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post #9 of 12 (permalink) Old 09-23-2010, 01:22 AM Thread Starter
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Thanks. Having it operate constantly at an angle might be a little difficult because it would throw off the orientation of the manifold, but I could certainly tip it at a steep angle during initial startup and waterchanges to help clear out any bubbles that build up.

I'm going to be using a 2" PVC tube for the heater portion. I anticipate that the large diameter tube should help to prevent bubbles from causing a problem. I'm also going to be pushing a good deal of flow through this thing (pressure rated pump putting out 850gph @ 0' head) so that should also help to force out bubbles.

Any thoughts about whether it would be ok for this to sit on the bottom of the stand? The plumbing would really fit together best that way.
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post #10 of 12 (permalink) Old 09-23-2010, 03:11 AM
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You can have 2 tubes, 1 housing the heater and another the manifolds and use a 45 degree angle connector.

Too much pressure won't allow the water to be in contact with the heater for long and will slow down the heating process. I do not see any issue with it being inside the stand. However less the distance from the heater to the outflow, less heat lost in transit. Not a big deal, but just a thought.

I see 3 outlets in your diagram. All going to the same tank?
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post #11 of 12 (permalink) Old 09-23-2010, 04:26 AM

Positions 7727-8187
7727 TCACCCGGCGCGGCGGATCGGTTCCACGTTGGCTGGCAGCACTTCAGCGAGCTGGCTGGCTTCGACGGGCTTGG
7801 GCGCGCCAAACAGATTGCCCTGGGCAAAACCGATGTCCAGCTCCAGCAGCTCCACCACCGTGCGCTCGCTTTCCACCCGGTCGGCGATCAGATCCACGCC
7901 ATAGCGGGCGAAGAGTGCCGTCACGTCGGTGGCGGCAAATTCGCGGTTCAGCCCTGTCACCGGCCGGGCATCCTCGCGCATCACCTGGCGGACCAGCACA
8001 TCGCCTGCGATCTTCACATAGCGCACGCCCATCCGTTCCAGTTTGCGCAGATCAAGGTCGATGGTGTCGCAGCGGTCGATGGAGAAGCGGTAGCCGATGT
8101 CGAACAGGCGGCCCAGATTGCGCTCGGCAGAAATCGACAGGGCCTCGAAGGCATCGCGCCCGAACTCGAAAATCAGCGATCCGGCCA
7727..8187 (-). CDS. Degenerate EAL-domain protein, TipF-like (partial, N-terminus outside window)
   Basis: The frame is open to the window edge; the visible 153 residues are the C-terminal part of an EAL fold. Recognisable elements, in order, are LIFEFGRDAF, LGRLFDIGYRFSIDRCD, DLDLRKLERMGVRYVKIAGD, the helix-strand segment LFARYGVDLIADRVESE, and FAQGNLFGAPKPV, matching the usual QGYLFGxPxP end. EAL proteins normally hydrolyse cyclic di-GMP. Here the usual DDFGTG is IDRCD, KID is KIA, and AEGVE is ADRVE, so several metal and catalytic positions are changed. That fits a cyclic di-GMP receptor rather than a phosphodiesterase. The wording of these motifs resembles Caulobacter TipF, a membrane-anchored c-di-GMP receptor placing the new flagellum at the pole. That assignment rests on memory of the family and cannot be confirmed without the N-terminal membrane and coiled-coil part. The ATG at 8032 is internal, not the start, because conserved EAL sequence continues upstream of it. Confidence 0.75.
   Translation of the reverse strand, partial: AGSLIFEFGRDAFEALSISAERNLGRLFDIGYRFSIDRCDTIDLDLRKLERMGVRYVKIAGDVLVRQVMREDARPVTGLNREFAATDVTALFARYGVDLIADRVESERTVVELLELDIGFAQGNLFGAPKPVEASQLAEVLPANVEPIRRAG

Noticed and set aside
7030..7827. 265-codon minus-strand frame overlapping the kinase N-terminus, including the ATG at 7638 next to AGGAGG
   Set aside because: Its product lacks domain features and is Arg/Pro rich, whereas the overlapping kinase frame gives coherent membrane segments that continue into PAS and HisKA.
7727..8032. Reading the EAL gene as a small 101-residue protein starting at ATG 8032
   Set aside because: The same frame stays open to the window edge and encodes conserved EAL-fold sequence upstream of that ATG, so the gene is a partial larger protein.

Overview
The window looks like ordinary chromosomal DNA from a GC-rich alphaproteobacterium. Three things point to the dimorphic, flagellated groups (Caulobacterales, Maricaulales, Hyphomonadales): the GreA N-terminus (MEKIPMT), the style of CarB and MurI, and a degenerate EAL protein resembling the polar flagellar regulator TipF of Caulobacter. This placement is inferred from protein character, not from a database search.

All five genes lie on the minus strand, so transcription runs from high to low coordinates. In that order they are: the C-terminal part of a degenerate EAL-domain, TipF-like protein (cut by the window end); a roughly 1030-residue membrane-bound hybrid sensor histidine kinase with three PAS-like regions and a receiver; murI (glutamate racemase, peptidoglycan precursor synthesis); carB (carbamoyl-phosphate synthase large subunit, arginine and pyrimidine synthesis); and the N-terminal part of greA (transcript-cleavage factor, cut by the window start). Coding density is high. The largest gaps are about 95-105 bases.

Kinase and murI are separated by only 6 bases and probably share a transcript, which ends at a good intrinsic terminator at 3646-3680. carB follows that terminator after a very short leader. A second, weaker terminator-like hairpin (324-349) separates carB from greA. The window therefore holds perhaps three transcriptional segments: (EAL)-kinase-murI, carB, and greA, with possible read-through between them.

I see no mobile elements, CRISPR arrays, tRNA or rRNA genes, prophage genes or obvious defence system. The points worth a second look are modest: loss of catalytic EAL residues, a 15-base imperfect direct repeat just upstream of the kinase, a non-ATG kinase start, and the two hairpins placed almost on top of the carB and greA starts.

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Quote:
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Are there particular brands of heater that work well for this application? Are there brands where the thermostat might not be able to detect water temp?
If you don't already have the heater, maybe you should consider the hydor inline heaters. They aren't designed for horizontal use but I'm sure you will have some sort of vertical run where the heater can be placed.
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post #12 of 12 (permalink) Old 09-23-2010, 07:47 AM Thread Starter
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I've thought about the 300W Hydor ETH. In many ways it would make things a lot easier but I'm worried that the 5/8" tubing will be too restrictive to my flow rate.

All three outlet go back to the same tank. The setup is a paludarium. Outlet 1 will handle the majority of the flow and leads to a submerged return in the aquatic portion of the tank. Outlets 2 and 3 feed dripwalls in the emersed portion.

If I was to use a Hydor I'd probably have to switch things around a bit and plumb it downstream of outlet 1 so that only the water returning directly to the aquatic portion was heated (the dripwalls don't really need warm water).



Hmm... I'd dismissed the Hydor at one point but it's starting to seem appealing again. The only real downside would be potential loss of flow, but given that my pump is pressure rated and only a portion of the flow will be passing through the Hydor I don't know if this is a valid concern. Any thoughts? Pros and cons of either setup?